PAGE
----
From refugee to dentist dedicated to serving the poor

Dr. Pauline, a Vietnamese refugee, is the dental director for La Maestra Community Health Centers.

Editor’s Note: The essay below is an abridged version of what appeared in The Soul Speaks by Zara Marselian, CEO of La Maestra Community Health Centers. The book is a collection of stories about the lives of immigrants and refugees from around the world. It’s free with a $20 donation to the La Maestra Foundation, 4060 Fairmount Ave., San Diego, CA 92105. Shipping and handling cost an additional $3.

I have a passion for poor people. They really need our help. I especially love their kids. Some of them come into our clinic without shoes and unkempt. I love them immediately and want to help. You should see how happy they are when I talk with them and repair their teeth.  I wish I had a video camera to capture their beaming faces as they leave my dental chair.

I love the City Heights community, and working here at the clinic. I can’t imagine working anywhere else. I could get paid $800 a day working in La Jolla, but this is where I’m needed. This is where I feel at home.

I was born in Vietnam, in a small city near the center of the country called Danang. I have four older sisters and two older brothers. We grew up in a low-income inner-city neighborhood, sleeping on the floor of the one-room house we rented.

By 1979, my father decided it was essential that we leave Vietnam.  He saw no opportunity for our family’s survival under the communist regime, let alone the return to normal life. In 1980, my father escaped to Malaysia, where he was placed immediately in a refugee camp. Finally, after a three-year wait, a church sponsored his travel to Chicago where he began to work for the International Rescue Committee.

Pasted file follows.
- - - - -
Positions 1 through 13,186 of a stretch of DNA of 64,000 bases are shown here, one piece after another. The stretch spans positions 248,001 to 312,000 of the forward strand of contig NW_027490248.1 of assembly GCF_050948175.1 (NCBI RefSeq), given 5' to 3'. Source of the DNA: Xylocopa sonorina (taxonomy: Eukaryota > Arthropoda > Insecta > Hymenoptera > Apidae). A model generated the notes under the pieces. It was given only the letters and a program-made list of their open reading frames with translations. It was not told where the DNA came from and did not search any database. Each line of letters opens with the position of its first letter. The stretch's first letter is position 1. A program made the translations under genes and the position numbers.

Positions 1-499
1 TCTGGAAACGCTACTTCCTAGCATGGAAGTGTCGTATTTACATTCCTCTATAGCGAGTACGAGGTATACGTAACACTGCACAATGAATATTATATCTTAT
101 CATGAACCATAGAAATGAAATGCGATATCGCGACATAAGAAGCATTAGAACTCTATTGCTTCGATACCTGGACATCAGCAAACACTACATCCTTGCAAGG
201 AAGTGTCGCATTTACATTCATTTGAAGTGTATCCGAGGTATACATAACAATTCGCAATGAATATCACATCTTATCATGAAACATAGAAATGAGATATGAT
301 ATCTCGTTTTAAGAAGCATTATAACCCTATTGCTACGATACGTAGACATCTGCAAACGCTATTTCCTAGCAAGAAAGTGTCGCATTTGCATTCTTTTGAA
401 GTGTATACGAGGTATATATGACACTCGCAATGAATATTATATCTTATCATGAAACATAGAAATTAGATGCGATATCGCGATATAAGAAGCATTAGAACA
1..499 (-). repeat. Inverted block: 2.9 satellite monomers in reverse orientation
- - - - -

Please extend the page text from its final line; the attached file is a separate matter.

My father became a U.S. citizen after five years. Finally, it was time to start the immigration process to bring our family to America. We were unaware that our application had been approved, because the communist government had no intention of allowing our departure.

In order to survive, we knew we would have to escape. We traveled to the countryside where we could find space on a boat, paying the owner for each person. On our second day at sea, pirates came up to our boat and threw a bomb made of TNT. It blew up the back of the boat, including the engine. So there we sat, floating, with no way to move ahead, just drifting. Other pirate ships would come by to rob what little they could find.

One morning, after a month floating at sea, an old Thai man working for the Union 76 company came to our rescue, pulling our boat in close to the shore. We had no food during the time we were out, and had survived only by measuring a few drops of water each day along with the sugar and lemon juice drops my mother had made for us in preparation for our escape.

We were taken to a camp called Phanat Nikhom, a processing center for Indo-Chinese refugees in in the Chonburi Province. Fortunately, our stay there would be relatively short because my father had already obtained our immigration papers to join him in the U. S.

When we first arrived in San Diego, we were in a state of disbelief. We had finally made it.

I immediately enrolled in an English as a second language class at the adult school in City Heights. My English proficiency was poor. While studying English, I took a job as a receptionist in the dental office inside a Vietnamese grocery store. There I witnessed how people in pain could find immediate relief.

My next four years were spent at San Diego City College and San Diego State University taking dental classes and pursuing a degree in biology. Upon graduation from SDSU, I attended the pre-dental training program on scholarship at Creighton University in Omaha, Neb. The course lasted two and a half months. From there, I was accepted by the University of Southern California, graduating four years later at the age of 26 as a doctor of dental surgery.

My siblings and I all had straight A’s in school. Three are now software engineers, one is an electrical engineer, and two of my sisters are biologists. We have followed my mother’s advice: she has always told her children that, no matter who you are, no matter what adversity you face, you must always stay true to your character and keep your virtues strong.